Tina, a 35-year-old legal secretary, is admitted to the hospital hearing voices that demand she gouge out her own eyes as punishment for having lived a sinful life. She was seen in the local emergency room prior to admission, both for involuntary certification and treatment for corneal damage from having attempted to harm herself. She states to the admitting psychiatrist, "If thine eye offend thee, pluck it out!"
John, a 17-year-old gang member, is admitted to the hospital because he has threatened to murder his parents and siblings. He is sitting in a group therapy session when he stands up in the middle of the group, clenches his fists, and starts pacing the floor, screaming "I will kill you and I will kill anybody who gets in my path. I'm getting out of this hospital immediately. You can't stop me. Nobody can stop me. I need to go and do what I have to do!"
The care and treatment of the mentally ill who may become violent is both a public health and public safety issue. Untreated and undertreated mental illness predisposes some individuals-especially those with the diagnosis of paranoid schizophrenia-toward a high risk for suicide or homicide. Deinstitutionalization of the mentally ill over the last 30 years has created a public health crisis across the country as evidenced by the recent shootings in Utah as well as similar incidents in New York and Baltimore. Access to hospitalization of acutely ill and dangerous people is essential today.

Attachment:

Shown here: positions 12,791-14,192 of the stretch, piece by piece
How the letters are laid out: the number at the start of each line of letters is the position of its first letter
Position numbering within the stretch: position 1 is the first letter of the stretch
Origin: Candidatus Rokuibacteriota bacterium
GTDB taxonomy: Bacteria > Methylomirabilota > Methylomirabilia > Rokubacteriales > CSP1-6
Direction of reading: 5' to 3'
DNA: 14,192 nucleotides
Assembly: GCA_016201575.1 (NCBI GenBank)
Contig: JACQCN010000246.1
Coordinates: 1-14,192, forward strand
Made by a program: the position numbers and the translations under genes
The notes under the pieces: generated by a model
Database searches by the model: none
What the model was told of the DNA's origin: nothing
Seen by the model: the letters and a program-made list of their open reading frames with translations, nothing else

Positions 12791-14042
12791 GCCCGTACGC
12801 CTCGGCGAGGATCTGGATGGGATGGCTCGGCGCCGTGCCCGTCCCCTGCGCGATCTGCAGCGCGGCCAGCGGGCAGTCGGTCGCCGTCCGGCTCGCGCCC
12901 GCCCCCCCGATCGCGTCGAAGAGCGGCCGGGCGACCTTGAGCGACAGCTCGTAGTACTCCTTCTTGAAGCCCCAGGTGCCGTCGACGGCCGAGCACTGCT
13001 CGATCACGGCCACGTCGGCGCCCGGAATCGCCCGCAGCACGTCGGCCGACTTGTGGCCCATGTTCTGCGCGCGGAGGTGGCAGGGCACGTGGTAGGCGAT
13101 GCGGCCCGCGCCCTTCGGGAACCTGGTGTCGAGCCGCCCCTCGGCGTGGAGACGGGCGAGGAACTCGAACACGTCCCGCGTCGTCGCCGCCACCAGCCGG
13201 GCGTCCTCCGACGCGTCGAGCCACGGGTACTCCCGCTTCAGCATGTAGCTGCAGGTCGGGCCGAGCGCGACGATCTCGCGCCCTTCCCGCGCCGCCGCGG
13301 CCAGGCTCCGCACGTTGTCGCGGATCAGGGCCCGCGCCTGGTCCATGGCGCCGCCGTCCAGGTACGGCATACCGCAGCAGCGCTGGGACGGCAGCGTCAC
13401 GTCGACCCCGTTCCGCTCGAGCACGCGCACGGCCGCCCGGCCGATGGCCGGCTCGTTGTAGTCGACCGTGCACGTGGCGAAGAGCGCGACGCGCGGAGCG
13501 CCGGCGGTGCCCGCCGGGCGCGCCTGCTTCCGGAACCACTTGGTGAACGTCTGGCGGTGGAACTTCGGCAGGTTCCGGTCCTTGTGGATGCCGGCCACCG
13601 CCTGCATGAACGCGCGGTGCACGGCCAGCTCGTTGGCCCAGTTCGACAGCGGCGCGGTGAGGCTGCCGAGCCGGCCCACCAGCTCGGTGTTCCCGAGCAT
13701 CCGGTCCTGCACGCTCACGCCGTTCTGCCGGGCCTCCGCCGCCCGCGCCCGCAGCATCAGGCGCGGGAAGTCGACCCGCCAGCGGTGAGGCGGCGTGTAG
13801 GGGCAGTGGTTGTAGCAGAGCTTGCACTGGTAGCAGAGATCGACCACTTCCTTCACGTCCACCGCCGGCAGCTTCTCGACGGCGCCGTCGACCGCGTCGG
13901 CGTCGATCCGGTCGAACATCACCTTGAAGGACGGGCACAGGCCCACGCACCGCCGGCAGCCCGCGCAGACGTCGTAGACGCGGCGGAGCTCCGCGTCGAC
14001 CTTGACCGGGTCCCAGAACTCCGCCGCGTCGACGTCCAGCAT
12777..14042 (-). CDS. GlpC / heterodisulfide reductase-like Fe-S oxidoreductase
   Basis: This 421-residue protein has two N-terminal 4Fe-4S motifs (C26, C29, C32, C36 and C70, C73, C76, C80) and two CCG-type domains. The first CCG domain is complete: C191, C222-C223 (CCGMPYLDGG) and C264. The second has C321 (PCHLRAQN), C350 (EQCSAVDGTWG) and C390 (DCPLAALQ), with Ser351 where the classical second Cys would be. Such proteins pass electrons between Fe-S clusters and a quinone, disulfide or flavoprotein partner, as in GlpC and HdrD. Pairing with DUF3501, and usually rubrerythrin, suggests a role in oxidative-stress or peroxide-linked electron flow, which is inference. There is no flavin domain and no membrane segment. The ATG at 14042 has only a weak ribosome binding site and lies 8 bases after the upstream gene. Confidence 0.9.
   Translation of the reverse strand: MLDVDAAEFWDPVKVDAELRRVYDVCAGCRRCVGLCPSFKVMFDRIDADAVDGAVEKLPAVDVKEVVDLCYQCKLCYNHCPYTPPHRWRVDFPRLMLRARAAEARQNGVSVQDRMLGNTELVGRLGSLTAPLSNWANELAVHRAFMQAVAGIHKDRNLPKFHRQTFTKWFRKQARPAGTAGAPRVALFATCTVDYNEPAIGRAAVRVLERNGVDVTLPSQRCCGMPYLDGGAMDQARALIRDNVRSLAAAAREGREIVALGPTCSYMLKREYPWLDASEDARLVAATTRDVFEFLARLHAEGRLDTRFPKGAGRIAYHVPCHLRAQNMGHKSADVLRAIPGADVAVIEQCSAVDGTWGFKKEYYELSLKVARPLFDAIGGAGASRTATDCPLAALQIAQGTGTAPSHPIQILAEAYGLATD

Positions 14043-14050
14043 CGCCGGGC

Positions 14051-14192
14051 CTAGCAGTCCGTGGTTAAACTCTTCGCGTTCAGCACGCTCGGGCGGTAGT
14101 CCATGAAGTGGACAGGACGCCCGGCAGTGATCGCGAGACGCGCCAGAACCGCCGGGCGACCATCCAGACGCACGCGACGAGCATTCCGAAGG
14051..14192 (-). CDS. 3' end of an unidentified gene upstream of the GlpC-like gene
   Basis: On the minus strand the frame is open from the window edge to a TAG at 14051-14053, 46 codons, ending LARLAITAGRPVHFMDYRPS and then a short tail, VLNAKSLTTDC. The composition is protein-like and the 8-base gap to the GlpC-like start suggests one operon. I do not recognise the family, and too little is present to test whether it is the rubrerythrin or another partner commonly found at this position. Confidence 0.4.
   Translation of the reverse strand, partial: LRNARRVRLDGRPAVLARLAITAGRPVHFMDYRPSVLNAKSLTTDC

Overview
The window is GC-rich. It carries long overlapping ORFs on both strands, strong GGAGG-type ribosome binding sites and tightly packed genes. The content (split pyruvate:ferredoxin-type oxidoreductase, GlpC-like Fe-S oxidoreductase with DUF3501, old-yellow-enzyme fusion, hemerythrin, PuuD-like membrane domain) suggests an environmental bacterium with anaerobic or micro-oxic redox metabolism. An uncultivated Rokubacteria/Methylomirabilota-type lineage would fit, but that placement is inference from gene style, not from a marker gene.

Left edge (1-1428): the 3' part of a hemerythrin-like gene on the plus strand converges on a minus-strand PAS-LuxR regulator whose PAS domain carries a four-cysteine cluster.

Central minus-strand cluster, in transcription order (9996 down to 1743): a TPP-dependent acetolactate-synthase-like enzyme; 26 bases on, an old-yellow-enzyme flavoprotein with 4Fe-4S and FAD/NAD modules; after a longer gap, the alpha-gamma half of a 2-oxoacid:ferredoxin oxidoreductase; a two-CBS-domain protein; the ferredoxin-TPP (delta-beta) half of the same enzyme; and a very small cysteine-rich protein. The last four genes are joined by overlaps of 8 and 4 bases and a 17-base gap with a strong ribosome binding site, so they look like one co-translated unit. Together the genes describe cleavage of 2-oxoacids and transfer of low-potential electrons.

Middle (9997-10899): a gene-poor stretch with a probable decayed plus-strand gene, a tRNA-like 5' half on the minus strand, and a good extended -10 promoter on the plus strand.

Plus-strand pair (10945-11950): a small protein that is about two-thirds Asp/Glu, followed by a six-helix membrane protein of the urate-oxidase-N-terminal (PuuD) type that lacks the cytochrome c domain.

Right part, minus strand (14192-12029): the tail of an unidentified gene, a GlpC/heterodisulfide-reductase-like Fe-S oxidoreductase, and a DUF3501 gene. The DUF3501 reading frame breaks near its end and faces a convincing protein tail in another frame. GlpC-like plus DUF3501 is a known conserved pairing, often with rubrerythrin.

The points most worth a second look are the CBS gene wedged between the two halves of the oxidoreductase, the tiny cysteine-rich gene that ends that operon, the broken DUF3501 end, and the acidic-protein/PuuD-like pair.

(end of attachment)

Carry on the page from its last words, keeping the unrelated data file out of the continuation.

At the same time, the use of seclusion and restraint in psychiatric hospitals has come under great criticism as highlighted in the "60 Minutes II" program aired April 21, 1999. Tragic and preventable deaths have led federal legislative representatives and well-intentioned advocates to call for restricting the use of seclusion and restraints in inpatient settings. Recent hearings in Congress are focusing on new legislation that would limit the use of these procedures and establish national standards with additional reporting requirements.
In this era of managed care, psychiatric patients are admitted to hospitals almost exclusively in crisis on criteria of dangerousness to themselves or others. The potential for violence is inherent in an inpatient unit. At times, it is necessary to restrain or isolate individuals to prevent them from harming themselves or others. Staff in psychiatric hospitals must feel safe in order to perform basic psychotherapeutic tasks that often prevent or avoid such violence. The safety of other patients in the inpatient unit is also a major concern. Consideration of legal and regulatory apparatus that would be implemented to monitor the misuse of seclusion and restraints in psychiatric inpatient settings must be tempered by acknowledging the need for added resources that ensure adequate staffing and training in the appropriate use of these procedures to prevent violence. The ability to stabilize patients with dangerous behavior requires the flexible use of these approaches, with the safety of patients always first and foremost.
If it becomes more difficult to provide a safe institutional environment for these patients, more psychiatric hospitals will close. What will happen to the patients then? They will be subjected to the ultimate in seclusion and restraint in the nontherapeutic environments of prisons and jails. The incarceration of the mentally ill is a public shame. Today, there are tens of thousands of individuals in jail who belong in hospitals. We could increase that jailed population with misguided, single-minded regulations on the restriction of appropriate and safe use of seclusion and restraint in hospitals.